From this analysis, we can only put limits on the [FORMULA] optical depth over the region covered by our [FORMULA] measurements. We cannot exclude the possibility that the [FORMULA] optical depth becomes high in regions of our map for which [FORMULA] data are unavailable. This possibility however seems unlikely. There is no evidence for example (see next section) that the molecular excitation is different outside the region observed in [FORMULA]. There is also no evidence for larger linewidths. We conclude therefore that the [FORMULA] optical depth is low, i.e. [FORMULA], throughout the region mapped and that [FORMULA] can be used to obtain reliable estimates of CO column density.

3.5. [FORMULA] excitation

In Fig. 6, we display our map of the integrated main beam intensity ratios [FORMULA] defined by:

[EQUATION]

[FIGURE] Fig. 6. The ratio of integrated main beam [FORMULA](2[FORMULA]1) and (1[FORMULA]0) temperatures [FORMULA]. The ratio is blanked at those positions where the intensities of one of the transitions are less than [FORMULA]. The [FORMULA](2[FORMULA]1) data were smoothed to the spatial resolution of the (1[FORMULA]0) data. The contours delineate ratios of 0.6 and 1.0 Kkms-1 ([FORMULA]) which bracket the ratios found at most mapped positions.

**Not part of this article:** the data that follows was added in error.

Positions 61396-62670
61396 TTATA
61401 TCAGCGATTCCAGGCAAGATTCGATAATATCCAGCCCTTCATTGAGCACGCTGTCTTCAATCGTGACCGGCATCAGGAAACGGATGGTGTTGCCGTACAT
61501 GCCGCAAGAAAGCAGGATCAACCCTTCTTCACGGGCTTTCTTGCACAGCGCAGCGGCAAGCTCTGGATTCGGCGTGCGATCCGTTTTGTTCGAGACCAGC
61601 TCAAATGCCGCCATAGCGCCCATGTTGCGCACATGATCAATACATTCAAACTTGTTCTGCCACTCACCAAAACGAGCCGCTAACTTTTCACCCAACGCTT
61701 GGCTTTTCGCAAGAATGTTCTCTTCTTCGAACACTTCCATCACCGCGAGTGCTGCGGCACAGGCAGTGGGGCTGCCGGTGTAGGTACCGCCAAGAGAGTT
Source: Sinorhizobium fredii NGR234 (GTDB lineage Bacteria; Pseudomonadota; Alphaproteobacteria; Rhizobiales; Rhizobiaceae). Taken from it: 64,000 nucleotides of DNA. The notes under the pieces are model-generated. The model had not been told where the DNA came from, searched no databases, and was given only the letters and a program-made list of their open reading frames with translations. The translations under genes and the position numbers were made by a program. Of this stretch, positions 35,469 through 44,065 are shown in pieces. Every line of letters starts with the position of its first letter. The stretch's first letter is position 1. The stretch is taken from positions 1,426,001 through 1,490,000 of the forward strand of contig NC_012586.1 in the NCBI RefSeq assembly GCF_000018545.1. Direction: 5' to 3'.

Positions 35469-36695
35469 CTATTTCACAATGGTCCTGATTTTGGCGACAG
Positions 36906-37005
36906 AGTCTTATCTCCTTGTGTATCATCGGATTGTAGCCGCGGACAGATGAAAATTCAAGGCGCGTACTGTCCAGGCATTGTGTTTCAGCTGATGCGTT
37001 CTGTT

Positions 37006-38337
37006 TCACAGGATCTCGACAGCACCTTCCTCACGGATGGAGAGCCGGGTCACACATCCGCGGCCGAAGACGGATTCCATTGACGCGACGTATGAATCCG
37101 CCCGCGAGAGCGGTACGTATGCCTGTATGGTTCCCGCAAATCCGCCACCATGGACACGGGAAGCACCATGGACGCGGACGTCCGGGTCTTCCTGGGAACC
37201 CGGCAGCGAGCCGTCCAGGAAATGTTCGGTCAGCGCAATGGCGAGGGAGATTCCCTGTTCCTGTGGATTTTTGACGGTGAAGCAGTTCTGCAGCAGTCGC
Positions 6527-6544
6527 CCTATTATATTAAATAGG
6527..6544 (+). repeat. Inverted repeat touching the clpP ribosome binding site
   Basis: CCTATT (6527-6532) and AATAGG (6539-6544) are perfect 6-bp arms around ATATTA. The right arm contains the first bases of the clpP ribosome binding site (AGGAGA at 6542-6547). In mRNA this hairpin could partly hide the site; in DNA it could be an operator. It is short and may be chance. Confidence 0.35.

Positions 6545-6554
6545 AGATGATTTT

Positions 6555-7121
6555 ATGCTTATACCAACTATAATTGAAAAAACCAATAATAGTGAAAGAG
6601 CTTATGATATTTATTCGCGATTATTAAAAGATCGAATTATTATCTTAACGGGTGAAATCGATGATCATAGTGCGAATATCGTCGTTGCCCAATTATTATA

The mean and scatter are [FORMULA]=0.83[FORMULA]0.22. Note that the observational error on the line ratio is very similar, [FORMULA]%. Another view is given by Fig. 8b which shows that the (2[FORMULA]1)/(1[FORMULA]0) ratio varies between 0.4 and 1.3 along a NW-SE cut. Assuming optically thin emission in both lines, and equal excitation temperature and beam filling factor for both transitions, we find for the ratio of integrated intensities:

[EQUATION]

where [FORMULA], [FORMULA], [FORMULA](2[FORMULA]1), and [FORMULA](1[FORMULA]0). The quantity [FORMULA] is a slowly varying function of [FORMULA] of order unity. From Eq. 4, we find that [FORMULA] varies between 4 K and 9 K along the cut. The average ratio of 0.8 corresponds to an excitation temperature of 6 K. We conclude that either the kinetic temperatures in the shielded cloud interiors are small ([FORMULA] K) or the excitation is sub-thermal, i.e. densities are low.